This problem also resonates with Rajvir Kohli, founder of another peer learning platform called StudySmart. The 18 year-old says schools are hesitant to promote such platforms because they think student-led initiatives lack credibility.

"My business is not something I am doing just for fun," he tells The National.

StudySmart is a free, student-developed platform that offers retrospective timetables, crash-course videos, tailored studying advice, self-produced revision guides, and other custom features for the GCSE, IB and A-level examinations. The platform began as a way of disseminating resources as a way of combating resource inequity between students in the UAE.

“While there are a lot of tutoring organisations in Dubai, there are not a lot of resources that teach students how to study, how to effectively revise or manage stress along with their regular exams,” says Mr Kohli. He launched StudySmart two years ago to address this market gap.

DUBAI, UNITED ARAB EMIRATES. 30 DECEMBER 2020. 
Rajvir Kohli, founder of StudySmart.
(Photo: Reem Mohammed/The National)

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The teen has taken 12 to 13 students on board to work on content production and website development. The platform has so far garnered 180 learners organically.

The entrepreneur says raising finance is the toughest part for a student-led initiative. He pitched the business to the Silicon Fen Venture Fund, an ecosystem for young innovators, and was affiliated with them and received guidance on how to manage finances.

“As students, it is difficult to pitch to angel investors. We have gone through private means, by getting referred to people through friends and family,” says Mr Kohli, who also invests money earned from his tutoring endeavours into the business.

The start-up, which has been funded with $1,200 since launch, recently raised another $1,800 privately. The founder is planning to launch a few optional paid features, such as a question bank.

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My business is not something I am doing just for fun

“Other challenges are our time constraints. The level of work we put in fluctuates based on our exams and other academic responsibilities. That holds back progress on the platform. Eventually, when we scale up, we will also have to start paying people, so we may need to restructure the organisation,” adds Mr Kohli.

The teenager says he will continue working on the start-up in university. “Universities abroad have a much bigger audience. They usually have incubators to help start-ups. There will be a lot more opportunity to grow.”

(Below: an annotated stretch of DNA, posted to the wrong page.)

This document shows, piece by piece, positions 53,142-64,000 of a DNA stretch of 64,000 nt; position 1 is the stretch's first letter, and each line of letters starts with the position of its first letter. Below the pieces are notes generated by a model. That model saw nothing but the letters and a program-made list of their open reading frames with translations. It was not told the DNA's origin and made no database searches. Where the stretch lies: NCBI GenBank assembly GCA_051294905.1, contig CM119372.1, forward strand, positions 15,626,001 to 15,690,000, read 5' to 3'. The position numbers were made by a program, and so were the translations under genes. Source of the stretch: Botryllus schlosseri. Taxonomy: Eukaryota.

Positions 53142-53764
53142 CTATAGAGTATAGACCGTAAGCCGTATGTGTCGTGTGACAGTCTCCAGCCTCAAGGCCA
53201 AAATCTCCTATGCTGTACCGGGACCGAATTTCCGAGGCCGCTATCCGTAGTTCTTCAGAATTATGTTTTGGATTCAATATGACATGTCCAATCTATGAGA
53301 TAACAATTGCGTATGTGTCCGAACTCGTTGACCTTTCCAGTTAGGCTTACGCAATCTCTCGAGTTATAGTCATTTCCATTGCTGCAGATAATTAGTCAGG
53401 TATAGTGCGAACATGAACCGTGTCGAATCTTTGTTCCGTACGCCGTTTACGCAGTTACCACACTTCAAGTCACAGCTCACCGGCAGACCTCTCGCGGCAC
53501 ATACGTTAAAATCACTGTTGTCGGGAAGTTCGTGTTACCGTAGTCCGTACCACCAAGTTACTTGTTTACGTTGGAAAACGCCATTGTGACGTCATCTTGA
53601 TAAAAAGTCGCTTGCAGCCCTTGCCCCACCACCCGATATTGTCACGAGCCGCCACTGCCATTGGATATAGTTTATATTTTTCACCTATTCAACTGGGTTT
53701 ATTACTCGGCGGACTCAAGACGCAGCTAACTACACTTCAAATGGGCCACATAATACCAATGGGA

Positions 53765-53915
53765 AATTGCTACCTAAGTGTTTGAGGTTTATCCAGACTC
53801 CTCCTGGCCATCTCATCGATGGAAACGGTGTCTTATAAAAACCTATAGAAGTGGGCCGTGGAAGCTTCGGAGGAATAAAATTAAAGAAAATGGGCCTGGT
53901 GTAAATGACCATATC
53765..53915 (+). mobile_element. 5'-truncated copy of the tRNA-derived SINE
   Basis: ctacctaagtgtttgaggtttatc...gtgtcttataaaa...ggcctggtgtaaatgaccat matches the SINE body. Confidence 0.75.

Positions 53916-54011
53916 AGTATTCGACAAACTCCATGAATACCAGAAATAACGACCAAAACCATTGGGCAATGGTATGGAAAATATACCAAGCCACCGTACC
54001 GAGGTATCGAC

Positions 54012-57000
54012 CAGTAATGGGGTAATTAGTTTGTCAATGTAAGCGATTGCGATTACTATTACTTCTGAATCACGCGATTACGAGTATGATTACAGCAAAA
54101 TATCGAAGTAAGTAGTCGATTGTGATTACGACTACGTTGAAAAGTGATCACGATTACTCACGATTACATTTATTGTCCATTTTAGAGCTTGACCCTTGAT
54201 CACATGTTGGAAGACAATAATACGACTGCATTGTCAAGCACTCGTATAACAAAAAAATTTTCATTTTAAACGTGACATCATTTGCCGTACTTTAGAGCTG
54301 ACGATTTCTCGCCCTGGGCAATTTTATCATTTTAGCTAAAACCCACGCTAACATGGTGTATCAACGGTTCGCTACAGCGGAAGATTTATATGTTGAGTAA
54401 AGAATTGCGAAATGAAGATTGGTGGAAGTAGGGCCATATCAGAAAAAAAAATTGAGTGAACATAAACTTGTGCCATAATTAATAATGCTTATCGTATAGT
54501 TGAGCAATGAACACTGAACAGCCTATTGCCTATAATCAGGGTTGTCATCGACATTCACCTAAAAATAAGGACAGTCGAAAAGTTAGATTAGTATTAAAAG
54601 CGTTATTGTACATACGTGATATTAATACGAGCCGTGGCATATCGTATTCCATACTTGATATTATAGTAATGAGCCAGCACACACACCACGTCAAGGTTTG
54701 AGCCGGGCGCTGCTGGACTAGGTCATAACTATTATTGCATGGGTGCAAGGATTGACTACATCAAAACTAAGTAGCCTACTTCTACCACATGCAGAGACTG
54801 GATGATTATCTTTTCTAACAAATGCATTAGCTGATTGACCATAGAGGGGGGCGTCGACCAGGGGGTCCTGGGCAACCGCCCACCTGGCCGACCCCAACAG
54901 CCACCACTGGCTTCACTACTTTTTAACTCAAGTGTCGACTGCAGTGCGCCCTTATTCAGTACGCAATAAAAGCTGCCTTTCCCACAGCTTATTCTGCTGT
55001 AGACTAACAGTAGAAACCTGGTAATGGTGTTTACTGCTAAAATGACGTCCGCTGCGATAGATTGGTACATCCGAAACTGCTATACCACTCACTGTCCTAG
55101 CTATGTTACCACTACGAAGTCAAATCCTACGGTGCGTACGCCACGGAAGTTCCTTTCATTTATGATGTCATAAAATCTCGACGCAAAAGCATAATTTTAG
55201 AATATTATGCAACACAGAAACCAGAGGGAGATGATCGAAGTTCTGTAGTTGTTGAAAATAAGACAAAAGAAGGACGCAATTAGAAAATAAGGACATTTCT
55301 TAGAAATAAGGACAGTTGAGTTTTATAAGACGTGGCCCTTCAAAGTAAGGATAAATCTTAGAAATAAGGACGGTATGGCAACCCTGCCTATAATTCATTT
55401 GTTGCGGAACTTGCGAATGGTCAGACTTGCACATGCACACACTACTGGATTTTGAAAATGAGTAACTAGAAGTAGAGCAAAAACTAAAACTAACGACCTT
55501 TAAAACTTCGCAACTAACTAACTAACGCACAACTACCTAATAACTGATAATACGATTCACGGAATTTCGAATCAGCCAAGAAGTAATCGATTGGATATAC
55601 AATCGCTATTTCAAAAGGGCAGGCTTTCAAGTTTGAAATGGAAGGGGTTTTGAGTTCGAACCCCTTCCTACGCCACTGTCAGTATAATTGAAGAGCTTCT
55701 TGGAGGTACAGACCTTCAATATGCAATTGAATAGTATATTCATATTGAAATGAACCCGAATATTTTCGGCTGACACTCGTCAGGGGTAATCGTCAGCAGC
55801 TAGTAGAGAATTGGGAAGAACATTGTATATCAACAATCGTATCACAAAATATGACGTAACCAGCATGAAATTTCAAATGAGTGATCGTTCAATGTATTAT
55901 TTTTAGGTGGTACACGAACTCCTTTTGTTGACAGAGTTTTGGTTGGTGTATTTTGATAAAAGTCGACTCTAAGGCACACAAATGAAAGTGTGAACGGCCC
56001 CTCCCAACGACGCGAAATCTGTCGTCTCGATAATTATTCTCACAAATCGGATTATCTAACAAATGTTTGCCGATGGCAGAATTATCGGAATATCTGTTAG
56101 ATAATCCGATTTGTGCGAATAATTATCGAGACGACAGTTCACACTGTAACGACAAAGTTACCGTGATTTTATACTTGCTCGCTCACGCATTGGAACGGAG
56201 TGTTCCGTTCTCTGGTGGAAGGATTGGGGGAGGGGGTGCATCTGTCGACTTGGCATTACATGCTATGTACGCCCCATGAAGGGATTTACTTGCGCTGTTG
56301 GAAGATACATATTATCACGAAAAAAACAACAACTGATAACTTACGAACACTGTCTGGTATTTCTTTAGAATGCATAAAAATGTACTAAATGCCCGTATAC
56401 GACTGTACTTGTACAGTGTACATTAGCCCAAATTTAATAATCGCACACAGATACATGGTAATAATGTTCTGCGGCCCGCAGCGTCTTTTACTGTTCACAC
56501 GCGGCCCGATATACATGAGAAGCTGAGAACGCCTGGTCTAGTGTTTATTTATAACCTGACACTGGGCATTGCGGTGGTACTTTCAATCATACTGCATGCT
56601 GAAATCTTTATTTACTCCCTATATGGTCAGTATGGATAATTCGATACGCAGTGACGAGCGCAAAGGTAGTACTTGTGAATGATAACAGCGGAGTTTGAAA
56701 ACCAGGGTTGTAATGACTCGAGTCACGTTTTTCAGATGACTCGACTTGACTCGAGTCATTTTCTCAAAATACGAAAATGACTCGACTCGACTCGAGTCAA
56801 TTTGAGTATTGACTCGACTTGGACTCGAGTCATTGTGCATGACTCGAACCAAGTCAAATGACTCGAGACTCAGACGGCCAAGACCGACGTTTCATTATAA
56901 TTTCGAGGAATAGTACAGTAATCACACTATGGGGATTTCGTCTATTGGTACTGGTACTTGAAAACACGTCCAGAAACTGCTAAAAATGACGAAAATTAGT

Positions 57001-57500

One of the few places where teen entrepreneurs can gain access to funds is through friends and family, says Jazeer Jamal, founder of GrowValley, a start-up studio building start-ups at scale, and co-founder of Kidstarter, an online marketplace where children can run their own business with minimal adult support. Once the business is launched, “there are multiple options to raise money from the likes of incubators, accelerators and VCs such as Hub71, 500Startups and Sheraa in the UAE”, he adds.

Mr Jamal also recommends that teens read The Art of Start-up Fundraising by Alejandro Cremades to learn about raising funds.

Teen entrepreneurs must learn to spend less than what they can afford and put the maximum funds in developing their business. Getty Images

“Frugality is something that teen entrepreneurs need to learn. Most importantly, learn to spend less than what you can afford and put the maximum funds in developing the business,” he adds.

Schools and other educational institutions in the UAE offer entrepreneurship programmes that teach various skills such as writing business plans, pitching to investors, prototyping , marketing and hiring a team. However, most of these programmes do not teach the key skill of financial literacy, says Marilyn Pinto, founder of Kids Finance Initiative.

“A majority of young entrepreneurs will be bootstrapping their business and this is where their knowledge and habits of being careful spenders and budgeting efficiently will come into use,” says Ms Pinto. “They need to distinguish between and prioritise their needs over their wants. Lack of this basic awareness will lead them to burn through their funds at an alarming rate, thus paving the way for an entrepreneurial disaster.”

She also recommends that teen entrepreneurs understand how credit works, steer clear of costly debt and realise the importance of maintaining a good credit history.

“Many bank lenders look at personal credit histories before they agree to give entrepreneurs start-up loans. Having a poor credit score will scuttle their chances of getting those loans, even if they have the best business plan out there,” Ms Pinto adds.

Five famous companies founded by teens

There are numerous success stories of teen businesses that were created in college dorm rooms and other modest circumstances. Below are some of the most recognisable names in the industry:

  1. Facebook: Mark Zuckerberg and his friends started Facebook when he was a 19-year-old Harvard undergraduate. 
  2. Dell: When Michael Dell was an undergraduate student at Texas University in 1984, he started upgrading computers for profit. He starting working full-time on his business when he was 19. Eventually, his company became the Dell Computer Corporation and then Dell Inc. 
  3. Subway: Fred DeLuca opened the first Subway restaurant when he was 17. In 1965, Mr DeLuca needed extra money for college, so he decided to open his own business. Peter Buck, a family friend, lent him $1,000 and together, they opened Pete’s Super Submarines. A few years later, the company was rebranded and called Subway. 
  4. Mashable: In 2005, Pete Cashmore created Mashable in Scotland when he was a teenager. The site was then a technology blog. Over the next few decades, Mr Cashmore has turned Mashable into a global media company.
  5. Oculus VR: Palmer Luckey founded Oculus VR in June 2012, when he was 19. In August that year, Oculus launched its Kickstarter campaign and raised more than $1 million in three days. Facebook bought Oculus for $2 billion two years later.